In one of the first lectures, we discussed the priming study of Bargh, Chen and Burrows (1996). In this study the primed participants with the elderly stereotype. While the participants walked back to the exit through a long corridor, a confederate measured their walking speed. Bargh, Chen and Burrows found that participants primed with the elderly stereotype walked slower than participants who were not primed with the elderly stereotype. Doyen et al. (2012) did a replication of this research and used more advanced measurements. In this experiment they were not able to replicate the effects of the Bargh et al. study. Therefore, they conducted a second experiment in which they told the experimenters the specific hypotheses of the study: half of the experimenters were told the participants would walk slower and the other half that the participants would walk faster. They were also instructed to use a stopwatch for measuring walking speed, because the infrared sensors were not yet calibrated. The results were surprising. The results of Bargh et al. (1996) were replicated for the experimenters in the slow condition. Participants in the prime condition walked slower down the hallway, but only if the experimenter was in the slow condition. This effect was even more prominent for the manually measured walking times. Participant in the prime condition walked slower when the experimenter was in the slow condition and faster when the experimenter was in the fast condition. In this replication the priming effect is thus explained as an experimenter effect.
This and other replications of priming effects and the recent exposure of some fraudulent social psychologist from the priming field made Daniel Kahneman to write an e-mail to his colleagues with a proposal to deal with questions about priming effects (Kahneman, 2012). The most important message in his e-mail is that researchers from the priming field should solve their integrity problem. The best way to do this, according to Kahneman is to examine the replicability of priming results.
The big problem with priming research, is that researchers need specific training to be able to do priming research. So to solve the integrity problem in priming research, researchers from the field itself have to do the replications, because if you are not trained, you don’t find the effect. Do you see the problem here?
However, the solution lies not only in replication and in publishing the replication studies of priming. We need to make the data of all our research available. The availability of data sets should be normality and not an exception. Researchers, who are not willing to share their data, should be approached with a certain amount of suspicion.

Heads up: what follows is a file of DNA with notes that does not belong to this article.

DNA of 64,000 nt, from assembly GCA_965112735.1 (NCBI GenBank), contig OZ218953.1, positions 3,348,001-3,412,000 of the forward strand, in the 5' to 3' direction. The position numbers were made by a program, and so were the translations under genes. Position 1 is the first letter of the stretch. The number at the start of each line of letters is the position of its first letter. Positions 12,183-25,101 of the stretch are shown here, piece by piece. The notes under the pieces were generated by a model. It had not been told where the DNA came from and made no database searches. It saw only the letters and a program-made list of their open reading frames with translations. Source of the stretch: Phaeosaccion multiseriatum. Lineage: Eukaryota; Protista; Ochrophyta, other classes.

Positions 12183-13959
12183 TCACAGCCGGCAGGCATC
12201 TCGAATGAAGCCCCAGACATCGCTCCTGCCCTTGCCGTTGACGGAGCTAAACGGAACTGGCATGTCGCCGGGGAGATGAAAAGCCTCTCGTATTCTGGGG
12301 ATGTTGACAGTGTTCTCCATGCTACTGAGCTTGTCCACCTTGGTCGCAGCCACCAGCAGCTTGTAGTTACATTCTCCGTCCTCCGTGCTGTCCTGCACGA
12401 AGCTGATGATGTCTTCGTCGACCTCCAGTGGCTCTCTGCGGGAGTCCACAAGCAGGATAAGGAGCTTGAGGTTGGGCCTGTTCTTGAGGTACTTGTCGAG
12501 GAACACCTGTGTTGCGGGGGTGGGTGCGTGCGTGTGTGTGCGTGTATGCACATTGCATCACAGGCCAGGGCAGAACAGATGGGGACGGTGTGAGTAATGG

Public commitment and pre-commit to publish the results can help solve the integrity problem that, as Kahneman points out to the members of his field, the priming field has to deal with.
An excellent example of data sharing comes from the main author of a recently published article about inhibition of neuroblastoma tumor growth. He explained on national television that all data is available for the public and other researchers in his field (Molenaar et al., 2012). The breakthrough in this area of research is, of course, worth a publication. Not only because the researchers did their jobs well, but more importantly will their research help other children in this world with a specific disease. A clear example of how research is a matter of the public. Science is not about getting on a high position as soon as possible. Science is about exploring the world, wanting to know how it works and sharing that with every human being that is part of that world.
Finally, Let us not forget that science brought to us all the progress in this world, science brought us knowledge, welfare, penicillin, and it is science that extends our life expectancy.
While you live, tell truth and shame the Devil!
Shakespeare, Henry IV. Part I, 1597
Bargh, J.A., Chen, M., & Burrows, L. (1996). Automaticity of social behavior: Direct effects of trait construct and stereotype activation on action. Journal of Personality and Social Psychology, 2, 30-244.
Doyen, S., Klein, O., Pichon, C.L., & Cleeremans, A. (2012). Behavioral priming: It’s all in the mind, but whose mind? PLoS ONE, 7(1): e29081.10.1371/journal.pone.0029081
Kahneman, D. (2012). A proposal to deal with questions about priming effects.
Molenaar et al. (2012). LIN28B induces neuroblastoma and enhances MYCN levels via let-7 suppression. Nature Genetic, in press. doi:10.1038/ng.2436